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So as you know, I stopped writing lengthy reviews on this site this year, keeping the blog as more of a film diary of sorts.  Lo and behold,...

Friday, December 19, 2014

Movie Review - Happy Christmas

Happy Christmas (2014)
Starring Anna Kendrick, Melanie Lynskey, Mark Webber, Joe Swanberg, and Lena Dunham
Directed by Joe Swanberg
***This film is currently streaming on Netflix***

I am not a huge fan of the mumblecore genre of film which focuses on low budgeted flicks about twenty somethings with much improvised dialog.  I'm not quite sure I've seen a film that prides itself on being a mumblecore-based flick and enjoyed it.  Unfortunately, Happy Christmas doesn't really change my mind.  Writer-director Joe Swanberg's film isn't the least bit exciting or interesting enough for us to really care about anything occurring in it.

The film's premise is pretty simple:  Jenny (Anna Kendrick) just broke up with her boyfriend and moves in with her brother Jeff (Joe Swanberg), his wife Kelly (Melanie Lynskey), and their toddler son Jude (the absolutely adorable and scene-stealing Jude Swanberg).  Although only slightly younger than Jeff, Jenny acts much younger than her twenty-nine years should show.  She immediately hits the town with her friend Carson (Lena Dunham) and after a night of drinking and pot-smoking, Jenny's lackadaisical attitude stands in stark contrast to Kelly's who has to focus on running a household and taking care of young Jude.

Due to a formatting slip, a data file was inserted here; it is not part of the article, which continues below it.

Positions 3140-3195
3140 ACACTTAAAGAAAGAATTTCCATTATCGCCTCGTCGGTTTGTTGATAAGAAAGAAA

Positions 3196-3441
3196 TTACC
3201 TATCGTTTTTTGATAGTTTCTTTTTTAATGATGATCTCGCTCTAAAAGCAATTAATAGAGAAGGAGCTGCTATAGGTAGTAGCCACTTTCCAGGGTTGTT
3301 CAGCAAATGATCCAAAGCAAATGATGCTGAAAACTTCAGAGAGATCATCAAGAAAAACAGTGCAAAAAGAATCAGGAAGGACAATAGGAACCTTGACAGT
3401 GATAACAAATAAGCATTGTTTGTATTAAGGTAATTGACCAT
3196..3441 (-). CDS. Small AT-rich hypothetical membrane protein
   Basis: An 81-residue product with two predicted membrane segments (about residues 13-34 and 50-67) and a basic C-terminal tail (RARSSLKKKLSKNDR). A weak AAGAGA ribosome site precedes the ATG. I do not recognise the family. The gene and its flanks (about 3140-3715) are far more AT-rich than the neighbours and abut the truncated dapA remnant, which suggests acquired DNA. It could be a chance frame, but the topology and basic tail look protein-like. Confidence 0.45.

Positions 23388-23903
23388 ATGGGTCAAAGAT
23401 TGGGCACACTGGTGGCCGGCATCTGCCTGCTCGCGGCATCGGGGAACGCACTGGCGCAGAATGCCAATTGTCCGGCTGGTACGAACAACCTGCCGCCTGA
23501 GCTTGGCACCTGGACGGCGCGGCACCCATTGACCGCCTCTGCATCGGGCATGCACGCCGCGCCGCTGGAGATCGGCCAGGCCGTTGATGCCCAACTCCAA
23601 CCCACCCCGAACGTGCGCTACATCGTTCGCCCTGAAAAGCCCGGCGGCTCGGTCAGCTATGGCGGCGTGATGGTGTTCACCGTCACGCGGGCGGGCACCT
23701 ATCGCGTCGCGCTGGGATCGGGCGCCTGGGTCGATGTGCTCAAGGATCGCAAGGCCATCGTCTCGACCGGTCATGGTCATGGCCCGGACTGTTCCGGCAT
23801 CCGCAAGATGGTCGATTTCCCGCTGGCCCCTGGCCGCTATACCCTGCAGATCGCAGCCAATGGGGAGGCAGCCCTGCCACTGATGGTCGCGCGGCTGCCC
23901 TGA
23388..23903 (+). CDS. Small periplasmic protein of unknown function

Happy Christmas attempts to have Jenny's carefree lifestyle invigorate Kelly to "want more" out of her life, but that storyline just meanders along without ever really making a statement.  Similarly, any sense of a character arc for Jenny is nonexistent.  I'm not quite sure she learns anything from the beginning of the film to the end of it and I'm fairly certain she was supposed to achieve some sort of enlightenment.

While the actors are all decent, Joe Swanberg's script is just too bland to resonate.  Swanberg's young son Jude is fantastic -- although considering his youthful age, there really wasn't any acting involved, just innate charm -- but the young kid can't buoy an otherwise blasé film.

The RyMickey Rating:  C-

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